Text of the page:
assignment1_solution

assignment1_solution - University of California, Santa...

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University of California, Santa Barbara Olivier Deschenes Department of Economics Winter 2011 Economics 140B Individual Assignment 1: Answer Key Due in class 01/20/11 Some of these exercises are from Stock and Watson. Question 1: Females are shorter and weigh less than males on average. One of your friends, a pre-med student, tells you that in addition, females will weigh less for a given height. To test this hypothesis, you collect the height and weight of 29 female and 81 male students at your university. A regression of the weight on a constant, height, and a binary variable, which takes a value of one for female and is zero otherwise, yields the follow result: 99 . 20 , 50 . 0 , 58 . 5 36 . 6 21 . 229 ˆ 2 SER R Height Female tudentw S (43.39) (5.74) (0.62) Where Studentw is weight measured in pounds and Height is measured in inches (heteroskedasticity-robust standard errors are in parentheses). (a) Interpret the results. Does it make sense to have a negative intercept? ANSWER: For every additional inch in height, weight increases by roughly 5.6 pounds. Female students weigh approximately 6.4 pounds less than male students, controlling for height. The regression explains 50 percent of the weight variation among students. It does not make sense to interpret the intercept, since there are no observations close to the origin, or, put differently, there are no individuals who are zero inches tall. (b) You decide that in order to give an interpretation to the intercept you should rescale the height variable. One possibility is to subtract 5 ft. or 60 inches from your Height , because the minimum height in your data set is 62 inches. The resulting new intercept is now 105.58. Can you interpret this number now? What effect do you think the rescaling had on the two slope coefficients and their t-statistics? Do you think that the R 2 has changed? What about the standard error of the regression? ANSWER: There are now observations close to the origin and you can therefore interpret the intercept. A student who is 5ft. tall will weight roughly 105.5 pounds, on average. The two slopes will be unaffected, as will be the regression R 2 . Since the explanatory power of the regression is unaffected by rescaling, and the dependent variable and the total sums of squares have remained unchanged, the sums of squared residuals, and hence the SER , must remain the same. (c) Use the information contained above to test the null hypothesis that males and females weigh the same (conditional on height).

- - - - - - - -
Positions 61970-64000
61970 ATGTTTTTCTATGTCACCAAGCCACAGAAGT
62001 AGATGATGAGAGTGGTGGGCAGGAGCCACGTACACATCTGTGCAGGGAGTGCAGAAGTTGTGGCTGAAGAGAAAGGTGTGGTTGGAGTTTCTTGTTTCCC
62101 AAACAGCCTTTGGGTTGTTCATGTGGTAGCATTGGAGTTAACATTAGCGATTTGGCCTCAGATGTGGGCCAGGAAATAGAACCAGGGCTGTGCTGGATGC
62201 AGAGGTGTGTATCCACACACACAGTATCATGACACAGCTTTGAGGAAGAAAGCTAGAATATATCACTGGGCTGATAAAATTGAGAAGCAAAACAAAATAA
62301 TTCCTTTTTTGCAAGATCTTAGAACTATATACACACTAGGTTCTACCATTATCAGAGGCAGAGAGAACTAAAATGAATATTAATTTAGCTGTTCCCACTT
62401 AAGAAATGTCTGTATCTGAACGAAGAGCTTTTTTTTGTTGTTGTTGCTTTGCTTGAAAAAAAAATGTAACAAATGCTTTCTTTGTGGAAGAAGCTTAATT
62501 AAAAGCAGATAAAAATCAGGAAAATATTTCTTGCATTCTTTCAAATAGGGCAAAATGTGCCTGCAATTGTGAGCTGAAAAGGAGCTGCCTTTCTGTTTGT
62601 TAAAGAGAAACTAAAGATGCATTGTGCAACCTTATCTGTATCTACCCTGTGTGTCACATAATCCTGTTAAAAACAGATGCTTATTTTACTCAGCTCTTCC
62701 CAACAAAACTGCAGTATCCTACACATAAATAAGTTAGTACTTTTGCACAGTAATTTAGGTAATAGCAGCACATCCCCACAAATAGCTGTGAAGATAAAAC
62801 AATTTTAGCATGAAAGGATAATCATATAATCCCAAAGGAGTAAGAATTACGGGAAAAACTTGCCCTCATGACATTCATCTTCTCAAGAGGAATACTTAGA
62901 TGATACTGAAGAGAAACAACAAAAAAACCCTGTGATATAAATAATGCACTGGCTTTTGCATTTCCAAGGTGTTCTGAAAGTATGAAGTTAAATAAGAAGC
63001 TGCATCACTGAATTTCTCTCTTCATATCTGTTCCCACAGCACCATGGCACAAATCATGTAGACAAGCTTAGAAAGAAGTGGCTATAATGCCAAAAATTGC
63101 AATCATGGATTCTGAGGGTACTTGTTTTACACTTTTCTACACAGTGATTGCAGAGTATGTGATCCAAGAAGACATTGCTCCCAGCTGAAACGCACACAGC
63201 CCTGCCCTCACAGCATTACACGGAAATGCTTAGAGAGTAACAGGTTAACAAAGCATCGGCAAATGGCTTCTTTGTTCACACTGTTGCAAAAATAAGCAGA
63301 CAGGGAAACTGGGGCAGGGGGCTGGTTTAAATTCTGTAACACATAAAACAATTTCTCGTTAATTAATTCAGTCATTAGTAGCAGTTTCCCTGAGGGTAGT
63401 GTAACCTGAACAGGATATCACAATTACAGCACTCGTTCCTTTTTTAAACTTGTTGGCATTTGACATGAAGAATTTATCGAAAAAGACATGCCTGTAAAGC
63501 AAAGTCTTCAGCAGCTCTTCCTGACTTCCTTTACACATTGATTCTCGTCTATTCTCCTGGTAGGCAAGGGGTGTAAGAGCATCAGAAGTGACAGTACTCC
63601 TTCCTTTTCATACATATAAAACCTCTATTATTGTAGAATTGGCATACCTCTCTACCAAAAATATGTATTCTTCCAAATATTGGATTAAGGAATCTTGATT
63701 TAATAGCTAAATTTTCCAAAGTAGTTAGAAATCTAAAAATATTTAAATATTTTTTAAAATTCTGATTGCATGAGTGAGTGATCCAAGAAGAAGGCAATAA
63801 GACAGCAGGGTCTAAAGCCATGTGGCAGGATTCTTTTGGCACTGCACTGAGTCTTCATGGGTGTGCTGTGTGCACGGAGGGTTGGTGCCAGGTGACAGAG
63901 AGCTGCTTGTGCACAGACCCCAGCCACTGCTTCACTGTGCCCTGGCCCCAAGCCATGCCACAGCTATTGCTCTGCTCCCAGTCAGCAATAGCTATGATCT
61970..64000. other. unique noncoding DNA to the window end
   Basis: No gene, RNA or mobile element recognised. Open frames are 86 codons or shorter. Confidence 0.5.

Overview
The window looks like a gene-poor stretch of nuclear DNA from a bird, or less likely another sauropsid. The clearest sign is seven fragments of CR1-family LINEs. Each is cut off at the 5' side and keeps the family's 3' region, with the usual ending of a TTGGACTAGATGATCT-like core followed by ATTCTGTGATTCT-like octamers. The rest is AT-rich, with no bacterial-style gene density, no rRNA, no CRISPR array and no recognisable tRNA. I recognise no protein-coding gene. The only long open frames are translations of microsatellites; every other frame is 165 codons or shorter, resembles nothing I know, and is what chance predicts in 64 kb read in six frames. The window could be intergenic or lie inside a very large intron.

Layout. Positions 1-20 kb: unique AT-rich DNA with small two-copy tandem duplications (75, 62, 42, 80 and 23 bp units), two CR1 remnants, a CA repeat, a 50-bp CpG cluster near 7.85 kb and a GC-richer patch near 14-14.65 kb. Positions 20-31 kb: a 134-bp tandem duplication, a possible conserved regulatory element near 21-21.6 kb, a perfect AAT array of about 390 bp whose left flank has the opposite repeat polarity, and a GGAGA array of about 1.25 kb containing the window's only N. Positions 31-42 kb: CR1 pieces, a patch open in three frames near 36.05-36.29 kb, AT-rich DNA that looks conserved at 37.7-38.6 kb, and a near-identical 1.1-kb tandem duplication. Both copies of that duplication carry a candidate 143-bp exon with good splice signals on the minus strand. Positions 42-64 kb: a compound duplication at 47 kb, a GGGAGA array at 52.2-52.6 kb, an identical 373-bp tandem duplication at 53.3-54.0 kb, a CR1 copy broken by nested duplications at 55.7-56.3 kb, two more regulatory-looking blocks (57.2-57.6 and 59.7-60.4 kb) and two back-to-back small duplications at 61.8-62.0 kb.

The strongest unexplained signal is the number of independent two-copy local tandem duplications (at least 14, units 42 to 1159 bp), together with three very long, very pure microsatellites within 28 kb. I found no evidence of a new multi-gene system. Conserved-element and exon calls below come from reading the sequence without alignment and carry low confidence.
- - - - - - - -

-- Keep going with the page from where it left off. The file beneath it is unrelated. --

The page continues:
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ANSWER: 108 . 1 74 . 5 36 . 6 0 ˆ Female Female se t Since 1.108 < 1.96, we cannot reject that males and females weight the same conditional on height at the 5% level. Question 2:
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